Despite this, Christians still struggle with believing the biblical account because it doesn’t match up with our perception of reality. We may believe that Jesus was a real person, we may believe that He died by crucifixion at the hand of the Romans, we may even believe that He led a perfect life according to God’s Law, but we don’t “see” how faith in Christ makes us righteous before God. We struggle to “see” Jesus as having atoned for our sins. We struggle to “see” or “perceive” the great truths of Christianity, and, therefore, we struggle with lack of faith. As a result of this lack of perception, our lives often do not reflect the fact that we really believe what we claim to believe.

There are many reasons for this phenomenon among Christians. The main reason we struggle with faith is that we don’t truly know the God in whom we profess to have faith. The more we know someone and the more time we have had to see him “in action,” the more likely we are to believe what he says. But, if God is essentially a stranger to us, we are less likely to believe what He says in His word. The only cure for this is to spend more time in God’s word getting to know Him. That is why as Christians we need to be constantly reminded what Christ has done for us and what our response should be. Paul says, “Faith comes from hearing, and hearing through the word of Christ” (Romans 10:17). Our faith is built up as we have the gospel continually preached to us. We need to be built on the solid preaching of the Word and the regular observance of the ordinances. 

Consider the example of the Israelites in the Old Testament. God had performed great miracles in rescuing His chosen people from slavery in Egypt—the Ten Plagues, the pillar of smoke and fire, the crossing of the Red Sea. God brings His people to the foot of Mount Sinai, gives them the Law and makes a covenant with them. No sooner does He do this than the people begin to grumble and lose faith. With Moses gone up on the mountain, the people convince Aaron to construct an idol for them to worship (Exodus 32:1–6). They were no longer walking by faith, but by sight. Despite all the clear miracles God did in their redemption, they lost faith and began to go on their natural perception. That is why God instructed the new generation of Israelites before going into the promised land to continually remind themselves of what God had done for them (Deuteronomy 6:6–7). God knows that the spirit is willing, but the flesh is weak (Mark 14:38).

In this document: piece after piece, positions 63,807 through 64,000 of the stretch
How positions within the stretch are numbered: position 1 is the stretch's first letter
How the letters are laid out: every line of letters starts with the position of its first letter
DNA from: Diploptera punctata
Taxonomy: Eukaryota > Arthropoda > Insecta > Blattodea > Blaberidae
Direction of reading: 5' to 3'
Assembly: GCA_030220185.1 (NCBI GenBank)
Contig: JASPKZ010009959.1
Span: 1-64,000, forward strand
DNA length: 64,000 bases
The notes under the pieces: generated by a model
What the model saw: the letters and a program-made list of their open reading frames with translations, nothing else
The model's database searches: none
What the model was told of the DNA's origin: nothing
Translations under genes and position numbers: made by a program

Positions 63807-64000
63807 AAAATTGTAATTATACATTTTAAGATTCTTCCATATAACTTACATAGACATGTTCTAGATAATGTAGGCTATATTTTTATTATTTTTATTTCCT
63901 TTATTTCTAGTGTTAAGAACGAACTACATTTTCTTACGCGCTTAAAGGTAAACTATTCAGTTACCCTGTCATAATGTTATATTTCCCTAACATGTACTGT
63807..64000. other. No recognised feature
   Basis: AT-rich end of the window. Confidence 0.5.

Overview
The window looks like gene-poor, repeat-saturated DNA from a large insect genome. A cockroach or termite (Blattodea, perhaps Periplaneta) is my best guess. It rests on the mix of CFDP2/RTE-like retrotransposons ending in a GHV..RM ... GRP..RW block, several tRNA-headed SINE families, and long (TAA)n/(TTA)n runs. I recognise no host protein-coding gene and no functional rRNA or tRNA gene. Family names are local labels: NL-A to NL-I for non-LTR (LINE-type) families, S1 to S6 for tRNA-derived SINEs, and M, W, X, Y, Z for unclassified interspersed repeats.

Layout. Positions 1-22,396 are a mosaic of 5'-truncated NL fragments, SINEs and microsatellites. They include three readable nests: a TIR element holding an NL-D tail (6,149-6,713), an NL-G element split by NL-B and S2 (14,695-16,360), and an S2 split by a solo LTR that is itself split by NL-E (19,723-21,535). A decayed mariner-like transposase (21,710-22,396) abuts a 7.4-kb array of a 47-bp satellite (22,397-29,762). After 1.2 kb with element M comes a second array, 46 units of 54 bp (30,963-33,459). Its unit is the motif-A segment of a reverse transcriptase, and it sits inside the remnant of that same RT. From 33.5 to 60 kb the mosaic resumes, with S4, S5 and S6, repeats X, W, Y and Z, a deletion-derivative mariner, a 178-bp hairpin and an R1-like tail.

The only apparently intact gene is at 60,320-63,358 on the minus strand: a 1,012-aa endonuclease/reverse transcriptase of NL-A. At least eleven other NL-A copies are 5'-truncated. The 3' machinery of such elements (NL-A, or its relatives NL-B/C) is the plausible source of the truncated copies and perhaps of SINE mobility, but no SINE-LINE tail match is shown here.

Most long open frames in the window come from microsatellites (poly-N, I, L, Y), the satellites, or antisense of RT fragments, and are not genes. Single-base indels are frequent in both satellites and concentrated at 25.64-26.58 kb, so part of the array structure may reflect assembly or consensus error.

In conclusion, we need to heed the example of the disciple Thomas. When Thomas heard the stories of the resurrection, he wouldn’t believe them until he saw Jesus with his own two eyes. Jesus accommodated Thomas’ lack of faith by making an appearance to him and allowing him to see and touch Him. Thomas responds in worship, and Jesus says to him,

“Because thou hast seen me thou hast believed: blessed they who have not seen and have believed" (John 20:29).

Many sceptics today echo Thomas’ sentiment: “Unless I see Jesus face to face, I will not believe!” We mustn't behave like that. As we continue in dependence , trusting on the Lord we will gain more and more experience of His goodness to us. Faith is not based on no evidence, but rather in firm foundations of our experience with God Himself. We need to continually keep in mind Paul’s exhortation to walk by faith rather than sight, because faith is believing the Word of God and acting upon it, not responding to our perceptions.